I almost couldn’t believe what I was seeing when Apple announced their Apple Watch. Sending someone your heartbeat? Trying to scribble a doodle on a 1.5″ screen, rather than dictating a quick message with Siri? Who does that!?
As I do every year, I watched the Apply keynote speech to see what new tech was coming out soon. It’s a ritual that gets more attention on alternating years when I know that I’ll be buying the new iPhone, no matter what it is.
The iPhone 6 was a nice upgrade, but I agree that the days of enormous leaps in new features and huge improvements are probably waning, and I have been less and less captured by the hype that surrounds these events, which has been refreshing. I’m not much of a capitalist, but I have long been a fan of the iPhone, because it helps me out in so many aspects of my daily, and business, life, so that I’m seeing it as more of a tool than a toy is very welcome to me.
When Tim Cook breezed through the iPhone announcement, it was becoming apparent that he was making room for the rumoured “iWatch” announcement, and sure enough, he devoted the second half of his keynote to just that.
As his presentation went on, I was getting less and less impressed, and more and more angry by how they were trying to hype up ridiculous features. Continue reading “Apple Watch – an April Fools’ joke?”
I don’t think I’ve ever seen a better write-up of how America feels about gun control, deciding that the occasional school shooting or neighbourhood shooting spree is a necessary evil to protect the “rights” of ordinary Americans.
Look, we’ve collectively decided, as a country, that the occasional massacre is okay with us. It’s the price we’re willing to pay for our precious Second Amendment freedoms. We’re content to forfeit the lives of a few dozen schoolkids a year as long as we get to keep our guns. The people have spoken, in a cheering civics-class example of democracy in action.
Tim Kreider just wrote a piece for The Week (There is no catastrophe so ghastly that America will reform its gun laws) which caused my insides to sing with acknowledgement and agreement.
America is far too divided (and hyperpolitical) to ever change their gun laws, as the massacre at Sandy Hook so clearly demonstrated. As his byline puts it:
We as a nation don’t care about any number of murdered children, no matter how many, or how young. We want our guns.
Continue reading “The occasional massacre is okay with us”
I’m so saddened and sick of the state of American media. The networks are partially to blame, but equally, their viewers are the ones lapping it up without question, so it’s time to take a step back and review what you’re actually watching day in and day out.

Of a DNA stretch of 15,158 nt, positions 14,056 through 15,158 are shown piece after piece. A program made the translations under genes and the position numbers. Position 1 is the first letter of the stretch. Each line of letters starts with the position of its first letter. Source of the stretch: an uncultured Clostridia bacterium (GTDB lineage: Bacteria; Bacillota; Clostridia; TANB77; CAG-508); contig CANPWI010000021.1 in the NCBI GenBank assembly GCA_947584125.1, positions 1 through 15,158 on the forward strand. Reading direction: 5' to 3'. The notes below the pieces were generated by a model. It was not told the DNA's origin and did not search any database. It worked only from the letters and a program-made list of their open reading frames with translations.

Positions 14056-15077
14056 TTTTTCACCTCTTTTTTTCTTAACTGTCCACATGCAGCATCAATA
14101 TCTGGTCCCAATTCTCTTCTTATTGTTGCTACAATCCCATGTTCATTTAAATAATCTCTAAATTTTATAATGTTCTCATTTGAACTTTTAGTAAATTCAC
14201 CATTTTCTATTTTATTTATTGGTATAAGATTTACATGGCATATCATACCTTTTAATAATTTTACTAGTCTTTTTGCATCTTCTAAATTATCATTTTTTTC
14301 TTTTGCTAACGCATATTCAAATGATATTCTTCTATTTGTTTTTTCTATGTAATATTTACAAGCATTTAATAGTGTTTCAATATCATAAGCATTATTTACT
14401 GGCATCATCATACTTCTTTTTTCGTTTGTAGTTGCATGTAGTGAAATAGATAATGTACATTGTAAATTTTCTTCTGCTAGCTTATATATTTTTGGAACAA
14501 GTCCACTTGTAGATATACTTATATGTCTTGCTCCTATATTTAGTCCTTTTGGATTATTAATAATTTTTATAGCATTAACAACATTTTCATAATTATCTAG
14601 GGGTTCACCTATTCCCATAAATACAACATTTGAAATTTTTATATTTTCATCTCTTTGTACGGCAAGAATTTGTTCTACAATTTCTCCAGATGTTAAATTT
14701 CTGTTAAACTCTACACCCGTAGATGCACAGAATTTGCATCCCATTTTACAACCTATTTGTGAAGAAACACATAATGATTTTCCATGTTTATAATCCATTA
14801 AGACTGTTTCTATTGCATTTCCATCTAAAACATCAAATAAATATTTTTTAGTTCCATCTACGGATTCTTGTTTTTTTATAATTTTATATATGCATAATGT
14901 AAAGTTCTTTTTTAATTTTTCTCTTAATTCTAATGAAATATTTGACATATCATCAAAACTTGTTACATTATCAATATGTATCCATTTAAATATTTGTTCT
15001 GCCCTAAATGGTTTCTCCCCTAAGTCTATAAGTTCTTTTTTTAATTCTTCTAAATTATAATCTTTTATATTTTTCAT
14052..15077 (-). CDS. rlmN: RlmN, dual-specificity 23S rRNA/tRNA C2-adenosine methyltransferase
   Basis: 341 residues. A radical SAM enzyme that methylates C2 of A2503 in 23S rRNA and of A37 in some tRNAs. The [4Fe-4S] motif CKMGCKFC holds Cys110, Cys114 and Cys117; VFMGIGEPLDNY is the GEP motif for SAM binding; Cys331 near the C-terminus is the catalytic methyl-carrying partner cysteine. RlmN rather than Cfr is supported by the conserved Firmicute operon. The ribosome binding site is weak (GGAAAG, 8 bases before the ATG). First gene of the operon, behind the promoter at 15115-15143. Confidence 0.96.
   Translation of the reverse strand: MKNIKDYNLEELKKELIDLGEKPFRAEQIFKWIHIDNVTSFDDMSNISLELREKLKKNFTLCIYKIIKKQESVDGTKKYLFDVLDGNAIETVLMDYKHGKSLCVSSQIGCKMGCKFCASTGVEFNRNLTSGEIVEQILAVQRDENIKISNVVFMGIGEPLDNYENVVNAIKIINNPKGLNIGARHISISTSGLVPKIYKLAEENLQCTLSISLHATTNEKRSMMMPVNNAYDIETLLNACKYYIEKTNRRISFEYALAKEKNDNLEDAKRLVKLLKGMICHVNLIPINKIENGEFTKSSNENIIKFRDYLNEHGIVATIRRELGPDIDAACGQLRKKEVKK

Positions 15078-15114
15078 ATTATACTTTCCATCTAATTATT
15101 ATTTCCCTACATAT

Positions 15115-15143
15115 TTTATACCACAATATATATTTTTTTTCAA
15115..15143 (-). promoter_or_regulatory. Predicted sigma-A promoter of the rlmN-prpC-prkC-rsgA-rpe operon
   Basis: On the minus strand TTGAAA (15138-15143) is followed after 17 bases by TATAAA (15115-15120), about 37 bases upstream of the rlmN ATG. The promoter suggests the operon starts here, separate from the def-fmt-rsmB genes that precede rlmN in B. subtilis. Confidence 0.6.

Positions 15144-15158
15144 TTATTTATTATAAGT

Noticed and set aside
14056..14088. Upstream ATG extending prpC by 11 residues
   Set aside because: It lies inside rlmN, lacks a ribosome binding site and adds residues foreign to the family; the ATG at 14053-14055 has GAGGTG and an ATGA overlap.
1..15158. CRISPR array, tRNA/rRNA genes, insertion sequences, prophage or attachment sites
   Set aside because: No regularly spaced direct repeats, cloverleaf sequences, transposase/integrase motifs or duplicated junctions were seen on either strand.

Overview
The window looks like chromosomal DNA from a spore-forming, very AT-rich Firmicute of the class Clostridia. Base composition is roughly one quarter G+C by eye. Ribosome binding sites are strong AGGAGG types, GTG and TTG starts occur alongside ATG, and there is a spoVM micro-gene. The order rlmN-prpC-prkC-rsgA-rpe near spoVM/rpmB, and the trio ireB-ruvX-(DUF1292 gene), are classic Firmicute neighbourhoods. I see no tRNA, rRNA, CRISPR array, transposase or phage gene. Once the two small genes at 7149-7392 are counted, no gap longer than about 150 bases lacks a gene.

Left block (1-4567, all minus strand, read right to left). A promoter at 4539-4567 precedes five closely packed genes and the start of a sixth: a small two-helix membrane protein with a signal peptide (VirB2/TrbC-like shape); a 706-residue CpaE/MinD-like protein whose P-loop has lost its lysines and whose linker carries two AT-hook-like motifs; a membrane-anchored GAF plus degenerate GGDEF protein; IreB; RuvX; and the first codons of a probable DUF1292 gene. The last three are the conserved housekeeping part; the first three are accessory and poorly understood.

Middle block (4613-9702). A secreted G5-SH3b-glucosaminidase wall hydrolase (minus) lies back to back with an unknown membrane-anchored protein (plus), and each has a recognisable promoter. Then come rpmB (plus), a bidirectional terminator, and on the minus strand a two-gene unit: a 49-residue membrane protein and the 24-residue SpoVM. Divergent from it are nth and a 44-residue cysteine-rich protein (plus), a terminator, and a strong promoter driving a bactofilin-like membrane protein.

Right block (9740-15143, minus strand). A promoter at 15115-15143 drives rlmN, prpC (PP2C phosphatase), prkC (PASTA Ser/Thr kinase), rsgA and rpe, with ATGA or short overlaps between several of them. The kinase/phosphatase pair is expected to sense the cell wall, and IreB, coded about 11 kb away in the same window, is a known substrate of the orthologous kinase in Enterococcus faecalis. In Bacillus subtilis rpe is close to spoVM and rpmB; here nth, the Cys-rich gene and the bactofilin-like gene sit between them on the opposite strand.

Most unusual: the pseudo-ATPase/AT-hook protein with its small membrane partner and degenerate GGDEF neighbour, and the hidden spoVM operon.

Some time last year, the building where I work was kind enough to install ceiling-hung LCD TVs in the lobby next to the elevators, so that while you were waiting for the elevator, you could catch up on 20 seconds of news.
I don’t have a TV, nor do I follow American media. Most days, I take a look at BBC News (the most impartial and far-reaching news organisation I know of) to get a feel for what’s going on in the world, and back home. As such, I am not really exposed to the American media except when I happen to be in an airport, or doctor’s office where they are showing CNN or Fox News.
These new TVs in my building have exposed me on a daily basis to what most Americans wake up to and form their views from on the world at large.
Which is quite scary.
I am, without exaggerating, saddened by the state of American media. This morning’s discussion tipped me over the edge: the figureheads of news and information were analysing how Justin Bieber was being mean to his lawyers, and whether he was on a prescription for Xanax.
Who gives a flying fuck?
I mean seriously, America. These are your national news networks discussing a spoiled, Canadian, hyped-up brat, when there are far more important things going on in the world, like planes mysteriously disappearing in mid-air, and humanitarian and political crises in numerous places, such as Ukraine, Syria and Venezuela to name but a few. Do you not ever turn on the TV and think “Seriously, what is this, why am I watching it and why do I give a crap?”?
Stop drinking the Kool-Aid. Wake up and smell the coffee. Be your own person, form your own views, and stop caring about meaningless drivel that the media are feeding you.
Marti said a word recently which really resonated with me. I realised that, excluding friends and family, it was probably the thing I missed the most about the UK. That word was objectivity.
As a teenager and as a young adult, when meeting with my friends at the pub, or at a friend’s house, we would often discuss certain subjects: sometimes trivial and sometimes weighty. We would pass around points of view and see the merits of differing stances. It made for intelligent and enjoyable conversation.
Since moving to the US, it’s the one thing I dearly miss. Americans are very opinionated (in case you didn’t already know) and they’re not afraid to voice their opinion, so when a point of discussion arises in conversation, every participant considers it their goal to convert you to their way of thinking, no matter the cost.